2. What are the requirements, in terms of licensing, when a web service is proposed?
3. Are there any other components/services distributed with the Zend Framework that cannot be used in commercial sites that we need to be aware of?

Regards,
Federico.







--
Bradley Holt
[hidden email]


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Re: Web services & licensing issues

padraicb
I don't see why the Zend Framework should. It offers an implementation of a web service API which in no way impacts the licensing of content (since content is NOT distributed with the framework). As usual, if anyone uses a web service to retrieve data it is their responsibility to be aware of that data's restrictions whether they be copyrights, licenses or terms of usage.

Take another example. What if you use Zend_Feed to retrieve entries from my blog? Is the Zend Framework responsible for informing you that all my content is released under a Creative Commons 3.0 license? ;)

Of course not - that's your responsibility.

Best regards,
Paddy

Federico Cargnelutti-3 wrote
Hi Brad

Yes, I was referring to the consumption of the Web service, the component
itself is distributed under the new BSD licence. Some users might not know
that Audioscrobbler does not allow the use of their Web service in
commercial apps. A quote taken from their site:

"If you are making a healthy profit from your site, and using this data to
enhance the site, that sounds commercial. Any queries, just get in touch
with us."

I'm aware that Zend is not responsible for the use of any of the Zend
Framework components, the user is. So, should ZF provide information to the
user of the T&C, license and/or any restrictions imposed by a particular Web
service? Or a simple link to the T&C page or license?


On Wed, May 7, 2008 at 1:09 PM, Bradley Holt <bradley.holt@foundline.com>
wrote:

> Federico,
>
> I was curious as to how one could legally license a web service (unless
> it's through an API key that can only be obtained for non-commercial use) as
> a license does not make much sense for a web services API (a "terms of use"
> may make sense, not a license). So, I went and looked at the Audioscrobbler
> Web Services <http://www.audioscrobbler.net/data/webservices/> page and it
> looks like technically the Audioscrobbler *content* you retrieve through the
> web service is licensed under a Creative Commons
> Attribution-NonCommercial-ShareAlike License, not the use of the web service
> itself. I know this probably sounds like a trivial point, but I think it's
> important. I haven't used Audioscrobbler, but I imagine anyone using the
> Audioscrobbler API is an Audioscrobbler user who is aware that the content
> on Audioscrobbler is licensed under the Creative Commons
> Attribution-NonCommercial-ShareAlike License (or at least that it's
> copyrighted material) and that the API wouldn't give you any special license
> to this content that you wouldn't otherwise have. Perhaps someone who is an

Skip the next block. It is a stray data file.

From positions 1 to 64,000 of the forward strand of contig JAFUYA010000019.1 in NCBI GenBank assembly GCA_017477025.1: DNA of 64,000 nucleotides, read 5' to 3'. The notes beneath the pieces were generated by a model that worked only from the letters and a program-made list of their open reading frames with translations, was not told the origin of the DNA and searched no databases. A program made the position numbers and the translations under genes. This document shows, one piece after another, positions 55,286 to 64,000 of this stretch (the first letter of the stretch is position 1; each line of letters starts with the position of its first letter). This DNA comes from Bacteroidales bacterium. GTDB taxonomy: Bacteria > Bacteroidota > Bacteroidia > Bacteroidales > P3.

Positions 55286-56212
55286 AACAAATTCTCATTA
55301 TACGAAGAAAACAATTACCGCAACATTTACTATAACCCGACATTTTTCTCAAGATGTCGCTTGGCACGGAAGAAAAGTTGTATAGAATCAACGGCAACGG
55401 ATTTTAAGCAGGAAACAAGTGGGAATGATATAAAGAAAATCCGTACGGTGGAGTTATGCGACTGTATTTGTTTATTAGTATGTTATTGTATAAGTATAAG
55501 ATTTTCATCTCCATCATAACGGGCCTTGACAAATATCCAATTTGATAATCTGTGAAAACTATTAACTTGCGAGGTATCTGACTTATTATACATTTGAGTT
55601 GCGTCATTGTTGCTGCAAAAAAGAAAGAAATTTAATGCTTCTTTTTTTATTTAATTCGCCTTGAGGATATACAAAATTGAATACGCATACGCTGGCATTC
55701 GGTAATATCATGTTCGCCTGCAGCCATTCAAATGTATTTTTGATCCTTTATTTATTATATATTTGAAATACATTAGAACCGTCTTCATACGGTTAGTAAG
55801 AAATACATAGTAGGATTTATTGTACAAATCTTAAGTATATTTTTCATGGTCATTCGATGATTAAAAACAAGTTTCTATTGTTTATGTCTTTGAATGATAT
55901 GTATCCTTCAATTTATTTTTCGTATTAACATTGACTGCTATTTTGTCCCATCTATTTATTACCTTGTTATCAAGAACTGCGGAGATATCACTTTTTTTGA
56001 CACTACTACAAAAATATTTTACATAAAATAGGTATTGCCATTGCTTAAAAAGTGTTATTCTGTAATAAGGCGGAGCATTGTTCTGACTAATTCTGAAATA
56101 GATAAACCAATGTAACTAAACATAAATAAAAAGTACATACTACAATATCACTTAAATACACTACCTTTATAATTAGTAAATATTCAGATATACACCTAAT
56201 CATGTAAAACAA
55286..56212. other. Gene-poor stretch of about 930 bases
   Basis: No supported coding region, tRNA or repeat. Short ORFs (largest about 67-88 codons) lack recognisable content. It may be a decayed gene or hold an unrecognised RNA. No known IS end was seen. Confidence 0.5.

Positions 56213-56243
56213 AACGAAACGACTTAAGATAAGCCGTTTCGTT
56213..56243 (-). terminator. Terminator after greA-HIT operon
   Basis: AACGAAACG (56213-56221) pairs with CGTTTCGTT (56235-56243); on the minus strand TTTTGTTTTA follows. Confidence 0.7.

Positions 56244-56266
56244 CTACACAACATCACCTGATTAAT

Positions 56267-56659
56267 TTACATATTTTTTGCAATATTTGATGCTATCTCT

> Audioscrobbler user can shed more light on this.
>
>
> On Wed, May 7, 2008 at 4:37 AM, Federico Cargnelutti <
> fede.carg@googlemail.com> wrote:
>
> > Hi,
> >
> > A quick question, visiting the Audioscrobbler's site, I found out that
> > the Web service they provide is for non-commercial use only and it's
> > distributed under the Creative Commons Attribution-NonCommercial-ShareAlike
> > License. No, this is a bit confusing, people/companies using the
> > Zend_Service_Audioscrobbler, for example, might be using their service
> > illegally without knowing it. If that's the case, I might be wrong, a couple
> > of questions:
> >
> > 1. Is this documented somewhere?
> > 2. What are the requirements, in terms of licensing, when a web service
> > is proposed?
> > 3. Are there any other components/services distributed with the Zend
> > Framework that cannot be used in commercial sites that we need to be aware
> > of?
> >
> > Regards,
> > Federico.
> >
> >
> >
> >
> >
>
>
> --
> Bradley Holt
> bradley.holt@foundline.com
>
>
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Re: Web services & licensing issue

Federico Cargnelutti-3
True, but keep in mind that he word Zend_Feed does not contain the name of a company, like Yahoo or Amazon. A user might assume that Zend has some kind of agreement with them, and because no link or information is provided, he uses it in a commercial site.

Basically Audioscrobbler (Zend_Service_Audioscrobbler) is what triggered the debate in my company. By providing this component to our developers, they assume that they can use it without having to read any T&C or license agreement.

I'm aware of the restrictions when retrieving data from other sites, but what if I deploy the Zend_Service_* components to 10 different servers, should I assume that all our developers located in different cities know this as well? Should I remove the Zend_Service_* components before deploying the framework to make sure there's no confusion and no one uses them? Or should I write some documentation to inform them about the restrictions imposed by each Web service? And if this is the case, who is responsible of informing me?
 
Regards,
Federico.

On Thu, May 8, 2008 at 9:11 AM, Pádraic Brady <[hidden email]> wrote:

I don't see why the Zend Framework should. It offers an implementation of a
web service API which in no way impacts the licensing of content (since
content is NOT distributed with the framework). As usual, if anyone uses a